WHAT DID THE PAPERS SAY?
A pill that helps you fall asleep at night, improves memory and promotes weight loss is under scientific development, according to media reports.
The pill does not have the worrying side-effects of traditional sleeping pills, such as addiction and daytime drowsiness.
In lab tests, rats slept more soundly and performed better at maze tests following treatment with the drug, which blocks the hormone orexin. Mice on the drug were found to have more dream phase (REM) sleep.
This could mean the drug will improve memory because REM sleep is 'when memory is hard wired into the brain', according to media reports.
WHAT IS THE STORY?
Actelion, the Swiss-based pharmaceutical company which develops clinically active peptides for therapeutic use, is carrying out research into orexins.
These are neuropeptides which affect sleep/wake states and influence food and water intake.
Their lead compound is an orexin receptor antagonist that increased total sleep time and caused a small increase in REM sleep time in rats.
In phase-one trials there was no evidence of tolerance or motor impairment, which are the main drawbacks of current treatments.
The treatment is in the early stages of development and has only just moved into phase-two clinical trials.
However, this represents a major achievement because synthesising peptide receptor agonists and antagonists is difficult. No drug targeting the orexin system has before reached this stage of development.
WHAT DID THE RESEARCHERS SAY?
Actelion chief executive officer Jean Paul Clozel said results from maze tests showed that the memory of rats on the orexin receptor antagonist was better than those on the conventional sleeping treatment, zolpidem.
He said that phase-two clinical trials had just begun and if all the trials progressed, Actelion hoped to launch a hypnotic treatment in 2012.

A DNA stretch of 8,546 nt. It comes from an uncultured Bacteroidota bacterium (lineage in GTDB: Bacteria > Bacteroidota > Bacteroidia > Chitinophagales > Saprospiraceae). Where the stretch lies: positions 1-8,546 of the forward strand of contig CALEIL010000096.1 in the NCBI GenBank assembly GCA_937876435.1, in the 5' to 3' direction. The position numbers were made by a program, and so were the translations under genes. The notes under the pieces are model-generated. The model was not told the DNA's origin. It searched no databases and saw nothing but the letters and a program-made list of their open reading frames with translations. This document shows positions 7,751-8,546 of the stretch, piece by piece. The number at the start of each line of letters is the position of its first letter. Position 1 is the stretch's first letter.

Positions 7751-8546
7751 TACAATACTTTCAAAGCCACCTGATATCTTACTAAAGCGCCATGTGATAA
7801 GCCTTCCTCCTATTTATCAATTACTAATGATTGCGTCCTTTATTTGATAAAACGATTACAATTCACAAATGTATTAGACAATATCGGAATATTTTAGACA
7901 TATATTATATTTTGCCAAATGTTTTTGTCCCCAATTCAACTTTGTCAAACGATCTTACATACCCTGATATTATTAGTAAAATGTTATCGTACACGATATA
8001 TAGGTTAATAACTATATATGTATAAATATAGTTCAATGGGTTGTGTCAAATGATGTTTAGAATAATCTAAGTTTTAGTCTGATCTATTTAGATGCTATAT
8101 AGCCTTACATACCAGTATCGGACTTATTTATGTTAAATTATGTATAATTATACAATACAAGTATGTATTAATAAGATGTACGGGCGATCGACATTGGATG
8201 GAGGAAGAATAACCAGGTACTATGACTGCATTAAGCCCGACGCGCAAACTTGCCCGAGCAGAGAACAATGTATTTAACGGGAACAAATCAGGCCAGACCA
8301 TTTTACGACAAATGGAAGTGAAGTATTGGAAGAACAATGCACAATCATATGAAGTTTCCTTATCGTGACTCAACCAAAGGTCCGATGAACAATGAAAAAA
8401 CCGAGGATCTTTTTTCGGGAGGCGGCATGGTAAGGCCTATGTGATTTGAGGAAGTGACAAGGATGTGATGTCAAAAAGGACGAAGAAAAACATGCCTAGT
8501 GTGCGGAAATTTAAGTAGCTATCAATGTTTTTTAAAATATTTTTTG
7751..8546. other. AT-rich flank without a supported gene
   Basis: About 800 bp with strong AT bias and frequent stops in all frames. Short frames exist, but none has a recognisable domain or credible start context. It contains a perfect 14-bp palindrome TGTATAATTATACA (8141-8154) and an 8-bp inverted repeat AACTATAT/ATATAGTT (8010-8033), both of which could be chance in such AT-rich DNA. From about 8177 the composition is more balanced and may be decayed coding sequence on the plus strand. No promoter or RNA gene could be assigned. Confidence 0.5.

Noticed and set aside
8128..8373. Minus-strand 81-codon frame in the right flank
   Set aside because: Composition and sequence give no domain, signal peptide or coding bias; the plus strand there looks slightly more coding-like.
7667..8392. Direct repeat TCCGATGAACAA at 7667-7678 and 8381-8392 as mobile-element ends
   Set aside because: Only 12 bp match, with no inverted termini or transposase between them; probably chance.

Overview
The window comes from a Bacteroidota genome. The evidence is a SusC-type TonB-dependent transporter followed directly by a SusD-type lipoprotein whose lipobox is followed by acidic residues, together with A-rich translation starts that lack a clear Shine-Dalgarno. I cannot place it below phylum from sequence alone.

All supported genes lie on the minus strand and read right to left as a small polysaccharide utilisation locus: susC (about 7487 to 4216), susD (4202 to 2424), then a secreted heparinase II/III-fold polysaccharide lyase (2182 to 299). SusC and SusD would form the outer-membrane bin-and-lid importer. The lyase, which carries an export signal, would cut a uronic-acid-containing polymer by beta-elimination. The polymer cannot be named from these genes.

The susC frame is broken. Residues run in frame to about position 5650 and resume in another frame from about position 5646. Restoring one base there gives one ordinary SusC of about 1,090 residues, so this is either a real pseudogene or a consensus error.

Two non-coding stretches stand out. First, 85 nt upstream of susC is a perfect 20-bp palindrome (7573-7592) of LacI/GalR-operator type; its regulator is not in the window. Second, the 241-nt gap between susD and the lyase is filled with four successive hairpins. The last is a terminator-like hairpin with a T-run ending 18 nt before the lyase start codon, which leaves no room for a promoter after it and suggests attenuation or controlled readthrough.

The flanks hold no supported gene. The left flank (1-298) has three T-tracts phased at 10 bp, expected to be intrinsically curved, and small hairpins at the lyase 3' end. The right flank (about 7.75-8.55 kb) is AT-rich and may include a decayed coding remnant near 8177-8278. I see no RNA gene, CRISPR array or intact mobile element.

WHAT DO OTHER EXPERTS THINK?
Dr Shadrad Taheri, lecturer in medicine at the University of Bristol, said that treatments that interacted with the orexin system might have effects beyond helping insomniac patients sleep.
'Being overweight is associated with sleep deprivation and orexin is thought to be involved in feeding regulation, so a beneficial effect of blocking the orexin system could be that the person will eat less,' he said.
But he stressed that there were no published peer-reviewed data for the Actelion drug.
'We don't know enough about this particular drug to comment fully,' he said.
But Dr Taheri admitted that there was a need for better hypnotic treatments: 'All available drugs are disappointing and few people can use them long-term.'
He also speculated that this group of candidate drugs could have the potential for treating substance abuse and addiction because they acted on the same system that causes narcolepsy.
Patients with narcolepsy rarely become dependent on the amphetamines that they take to control their disorder, and to which most users without narcolepsy rapidly become addicted.
Orexin receptor antagonists could therefore play a role in the management of drug abuse.
'Any drug that manipulates the orexin system could affect all these neurological systems,' Dr Taheri said, but added that there was no indication what effect, if any, the drug in development by Actelion would have.
Sleep specialist Dr Rafael Pelayo, of the University of Stanford in California, said: 'It remains to be seen whether the changes in REM sleep and memory improvement are significant.'
But he acknowledged that the differences in the symptoms of rats on the treatment, compared with previous drugs, suggested that orexin-based therapies had a different mechanism of action.
- A sleeping pill that improves memory and aids weight loss will not be available for at least six years.
- Current sleeping pills can only be used in the short term and can have adverse effects on memory.
- Before taking a sleeping pill try sleep hygiene techniques, including regular bedtimes and hot, relaxing baths.
WHAT THE PAPERS SAID
"New sleeping pill claimed to boost memory, curb over-eating and prevent addiction" - The Guardian
"'Safer' sleep drug holds new hope of a good night's rest" - The Scotsman
"Sleeping pill could help you lose weight" - Daily Mail.